Journal Of Experimental Psychology: Human Perception And Performance
People verbally overestimate hill slant by approximately 15 degrees to 25 degrees, whereas manual estimates (e. g., palm board measures) are thought to be more accurate. The relative accuracy of palm boards has contributed to the widely cited theoretical claim that they tap into an accurate, but unconscious, motor representation of locomotor space. In the current work, 4 replications (total N = 204) carried out by 2 different laboratories tested an alternative anchoring hypothesis that manual action measures give low estimates because they are always initiated from horizontal. The results of all 4 replications indicate that the bias from response anchoring can entirely account for the difference between manual and verbal estimates. Moreover, consistent correlations between manual and verbal estimates given by the same observers support the conclusion that both measures are based on the same visual representation. Concepts from the study of judgment under uncertainty apply even to action measures in information rich environments.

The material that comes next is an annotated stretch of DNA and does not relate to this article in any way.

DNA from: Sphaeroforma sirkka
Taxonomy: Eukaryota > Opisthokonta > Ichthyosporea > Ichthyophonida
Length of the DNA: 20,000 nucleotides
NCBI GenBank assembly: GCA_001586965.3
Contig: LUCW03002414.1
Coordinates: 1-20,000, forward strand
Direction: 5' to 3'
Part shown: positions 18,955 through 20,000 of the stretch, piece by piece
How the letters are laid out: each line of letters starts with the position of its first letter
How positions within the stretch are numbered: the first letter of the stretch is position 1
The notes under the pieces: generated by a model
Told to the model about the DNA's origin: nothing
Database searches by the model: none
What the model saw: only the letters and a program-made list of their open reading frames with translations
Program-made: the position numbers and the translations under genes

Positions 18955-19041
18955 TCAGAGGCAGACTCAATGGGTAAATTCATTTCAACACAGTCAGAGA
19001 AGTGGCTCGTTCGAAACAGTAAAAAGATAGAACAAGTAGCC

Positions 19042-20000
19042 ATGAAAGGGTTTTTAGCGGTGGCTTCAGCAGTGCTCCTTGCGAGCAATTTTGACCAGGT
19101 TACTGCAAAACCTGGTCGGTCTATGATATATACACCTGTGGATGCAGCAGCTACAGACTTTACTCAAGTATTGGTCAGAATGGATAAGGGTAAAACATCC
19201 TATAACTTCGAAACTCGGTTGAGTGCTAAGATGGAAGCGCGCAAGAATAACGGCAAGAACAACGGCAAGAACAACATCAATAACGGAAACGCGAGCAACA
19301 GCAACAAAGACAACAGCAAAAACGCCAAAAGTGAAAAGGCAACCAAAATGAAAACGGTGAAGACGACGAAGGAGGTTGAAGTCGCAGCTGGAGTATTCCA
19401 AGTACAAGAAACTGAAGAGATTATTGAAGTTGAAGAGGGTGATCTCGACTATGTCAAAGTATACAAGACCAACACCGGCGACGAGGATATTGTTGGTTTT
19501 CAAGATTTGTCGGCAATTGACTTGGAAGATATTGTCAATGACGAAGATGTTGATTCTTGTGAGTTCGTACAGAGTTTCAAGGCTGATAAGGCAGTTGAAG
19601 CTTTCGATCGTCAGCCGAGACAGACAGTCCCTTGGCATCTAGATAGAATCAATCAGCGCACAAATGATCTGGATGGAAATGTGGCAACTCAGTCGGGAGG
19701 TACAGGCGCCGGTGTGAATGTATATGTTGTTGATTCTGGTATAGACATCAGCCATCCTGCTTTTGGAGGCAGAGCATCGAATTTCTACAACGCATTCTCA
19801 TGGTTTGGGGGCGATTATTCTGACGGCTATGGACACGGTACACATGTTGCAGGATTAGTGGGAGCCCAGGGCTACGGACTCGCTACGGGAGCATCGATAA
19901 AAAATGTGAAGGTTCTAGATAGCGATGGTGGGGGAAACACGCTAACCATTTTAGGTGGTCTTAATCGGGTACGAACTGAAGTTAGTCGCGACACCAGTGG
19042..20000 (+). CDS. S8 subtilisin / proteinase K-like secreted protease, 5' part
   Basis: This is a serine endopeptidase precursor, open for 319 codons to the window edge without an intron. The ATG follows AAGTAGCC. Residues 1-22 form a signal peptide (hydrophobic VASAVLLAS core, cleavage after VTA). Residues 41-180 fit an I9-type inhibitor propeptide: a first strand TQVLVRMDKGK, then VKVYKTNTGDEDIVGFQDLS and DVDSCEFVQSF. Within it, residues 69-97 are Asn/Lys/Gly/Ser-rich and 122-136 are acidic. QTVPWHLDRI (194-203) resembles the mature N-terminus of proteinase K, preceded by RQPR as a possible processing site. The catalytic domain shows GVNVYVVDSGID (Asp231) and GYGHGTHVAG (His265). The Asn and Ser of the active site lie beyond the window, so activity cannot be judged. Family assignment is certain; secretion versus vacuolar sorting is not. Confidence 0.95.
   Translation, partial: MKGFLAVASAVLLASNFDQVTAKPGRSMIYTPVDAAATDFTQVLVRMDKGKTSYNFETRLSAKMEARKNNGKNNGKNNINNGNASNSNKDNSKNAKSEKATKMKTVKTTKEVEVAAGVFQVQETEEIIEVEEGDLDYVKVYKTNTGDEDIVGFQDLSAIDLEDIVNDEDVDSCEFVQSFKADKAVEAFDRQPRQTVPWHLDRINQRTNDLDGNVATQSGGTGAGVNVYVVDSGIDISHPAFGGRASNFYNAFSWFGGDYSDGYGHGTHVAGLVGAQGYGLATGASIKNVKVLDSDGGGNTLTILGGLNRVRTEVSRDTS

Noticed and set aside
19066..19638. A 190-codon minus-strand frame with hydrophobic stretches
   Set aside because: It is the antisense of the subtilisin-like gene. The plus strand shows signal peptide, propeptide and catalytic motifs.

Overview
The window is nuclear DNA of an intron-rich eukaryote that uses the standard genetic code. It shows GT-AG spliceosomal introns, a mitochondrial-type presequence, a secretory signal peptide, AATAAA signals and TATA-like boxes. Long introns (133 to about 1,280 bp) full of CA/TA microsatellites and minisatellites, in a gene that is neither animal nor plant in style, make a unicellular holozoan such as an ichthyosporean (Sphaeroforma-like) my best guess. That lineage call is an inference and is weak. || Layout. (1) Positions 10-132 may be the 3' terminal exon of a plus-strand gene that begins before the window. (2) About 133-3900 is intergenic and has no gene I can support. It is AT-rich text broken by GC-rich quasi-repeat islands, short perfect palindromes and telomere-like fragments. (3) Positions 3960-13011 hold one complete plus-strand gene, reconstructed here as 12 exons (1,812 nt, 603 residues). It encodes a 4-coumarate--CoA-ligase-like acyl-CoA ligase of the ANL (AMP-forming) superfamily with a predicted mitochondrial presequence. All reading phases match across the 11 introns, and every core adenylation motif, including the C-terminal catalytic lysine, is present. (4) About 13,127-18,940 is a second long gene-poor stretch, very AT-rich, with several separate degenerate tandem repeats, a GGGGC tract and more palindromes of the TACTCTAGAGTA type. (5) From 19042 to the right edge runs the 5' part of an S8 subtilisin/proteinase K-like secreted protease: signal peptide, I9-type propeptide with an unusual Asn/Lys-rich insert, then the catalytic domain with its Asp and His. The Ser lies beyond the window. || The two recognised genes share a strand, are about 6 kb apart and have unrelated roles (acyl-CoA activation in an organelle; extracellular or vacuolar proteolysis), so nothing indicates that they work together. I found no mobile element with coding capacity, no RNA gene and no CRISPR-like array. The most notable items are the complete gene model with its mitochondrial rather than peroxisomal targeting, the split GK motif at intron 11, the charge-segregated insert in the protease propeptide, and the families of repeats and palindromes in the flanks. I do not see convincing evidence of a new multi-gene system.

D. M. Shaffer; E. McManama; C. Swank; Morgan Williams , '14; and Frank H. Durgin.
"Anchoring In Action: Manual Estimates Of Slant Are Powerfully Biased Toward Initial Hand Orientation And Are Correlated With Verbal Report".
Journal Of Experimental Psychology: Human Perception And Performance.